Facebook's Oversight Board shall begin hearing cases prior to the US election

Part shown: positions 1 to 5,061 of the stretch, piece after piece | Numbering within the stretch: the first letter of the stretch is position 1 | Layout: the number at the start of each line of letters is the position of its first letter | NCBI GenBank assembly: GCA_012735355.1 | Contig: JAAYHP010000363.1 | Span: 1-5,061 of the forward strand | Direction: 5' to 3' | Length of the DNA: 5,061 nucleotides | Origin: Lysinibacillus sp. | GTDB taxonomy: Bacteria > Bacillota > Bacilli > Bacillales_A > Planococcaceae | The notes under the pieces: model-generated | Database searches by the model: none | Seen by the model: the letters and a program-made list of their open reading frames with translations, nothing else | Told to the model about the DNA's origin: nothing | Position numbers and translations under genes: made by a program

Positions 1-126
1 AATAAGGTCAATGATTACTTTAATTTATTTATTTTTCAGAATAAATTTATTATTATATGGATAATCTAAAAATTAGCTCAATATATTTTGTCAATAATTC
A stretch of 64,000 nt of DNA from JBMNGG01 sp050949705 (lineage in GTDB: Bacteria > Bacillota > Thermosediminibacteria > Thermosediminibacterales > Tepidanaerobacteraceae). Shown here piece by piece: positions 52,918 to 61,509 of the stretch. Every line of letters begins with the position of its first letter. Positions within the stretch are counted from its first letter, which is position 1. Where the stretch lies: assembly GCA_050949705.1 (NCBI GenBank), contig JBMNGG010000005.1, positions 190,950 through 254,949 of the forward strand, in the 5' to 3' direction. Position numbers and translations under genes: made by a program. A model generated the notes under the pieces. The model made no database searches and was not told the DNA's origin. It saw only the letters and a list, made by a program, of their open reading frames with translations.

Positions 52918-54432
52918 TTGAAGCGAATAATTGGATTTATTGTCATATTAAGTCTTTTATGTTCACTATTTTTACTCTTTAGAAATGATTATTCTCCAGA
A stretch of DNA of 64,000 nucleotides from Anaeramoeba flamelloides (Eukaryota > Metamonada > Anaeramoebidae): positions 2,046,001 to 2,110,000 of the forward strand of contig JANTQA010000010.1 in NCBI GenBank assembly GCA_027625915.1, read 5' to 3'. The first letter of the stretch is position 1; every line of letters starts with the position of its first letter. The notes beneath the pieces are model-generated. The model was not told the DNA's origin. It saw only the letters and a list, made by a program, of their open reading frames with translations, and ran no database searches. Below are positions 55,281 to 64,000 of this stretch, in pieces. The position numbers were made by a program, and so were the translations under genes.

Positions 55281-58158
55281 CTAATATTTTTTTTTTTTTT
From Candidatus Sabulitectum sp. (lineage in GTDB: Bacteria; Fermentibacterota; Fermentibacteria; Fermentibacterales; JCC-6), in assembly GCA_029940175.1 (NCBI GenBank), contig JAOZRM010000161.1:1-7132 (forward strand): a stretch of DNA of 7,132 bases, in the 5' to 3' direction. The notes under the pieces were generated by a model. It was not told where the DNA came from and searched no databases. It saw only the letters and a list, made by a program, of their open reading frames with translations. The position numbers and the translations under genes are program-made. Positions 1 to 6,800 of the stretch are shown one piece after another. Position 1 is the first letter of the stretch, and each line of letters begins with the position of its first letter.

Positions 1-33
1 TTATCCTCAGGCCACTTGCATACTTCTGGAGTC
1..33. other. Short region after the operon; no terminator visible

Sponsored Links Erin Scott / Reuters Faceboook has confirmed that it’s Oversight Board set up to rule on moderation disputes across the company’s platforms will begin to hear cases as early as mid-October, just ahead of the November US elections (via the Financial Times). “Since the first 20 Oversight Board members were appointed back in May, we have been helping to get them up and running as quickly as possible,” a spokesperson told Engadget. “We look forward to the board beginning to hear cases in mid to late October.” The board will be made up of journalists, lawyers and activists across the political spectrum, and will rule on appeals from Facebook and Instagram users as well as questions from within the company. They’ll be aided by a new software tool “that allows members to securely access and review case information from anywhere in the world,” and will be trained on the company’s community standards and policy process. Since the first 20 Oversight Board members were appointed back in May, we have been helping to get them up and running as quickly as possible. That has included finalizing a new software tool that allows members to securely access and review case information from anywhere in the world; and training them on our Community Standards and policy development processes. We look forward to the board beginning to hear cases in mid to late October. Shortly after launching the board, Facebook announced that it wouldn’t be ready until “late fall,” leading to fears that it would arrive too late for the US elections. It appears now that it will come sooner, though with not a lot of time to spare before votes are cast on November 3rd. Plus, decisions could take as long as three months after an appeal is first heard. Facebook said it tried to speed up the process without affecting quality. “Building a process that is thorough, principled and globally effective takes time and our members have been working aggressively to launch as soon as possible,” the company said. The board includes Alan Rusbridger, former editor in chief of The Guardian, former Europe Court of Human Rights judge Andras Sajo, Helle Thorning-Schmidt, the former prime minister of Denmark and John Samples, the vice-president of the libertarian Cato Institute. Facebook has set aside $130 million for the board, but said that its decisions won’t necessarily set any precedents and that it can only address certain kinds of content. On top of that, Facebook has made it clear that it’s still in control of what happens on the site. In this article: Facebook, Oversight Board, US election, misinformation, community standards, policy, appeals, deleted posts, news, gear All products recommended by Engadget are selected by our editorial team, independent of our parent company. Some of our stories include affiliate links. If you buy something through one of these links, we may earn an affiliate commission. Comments 53 Shares Share Tweet Share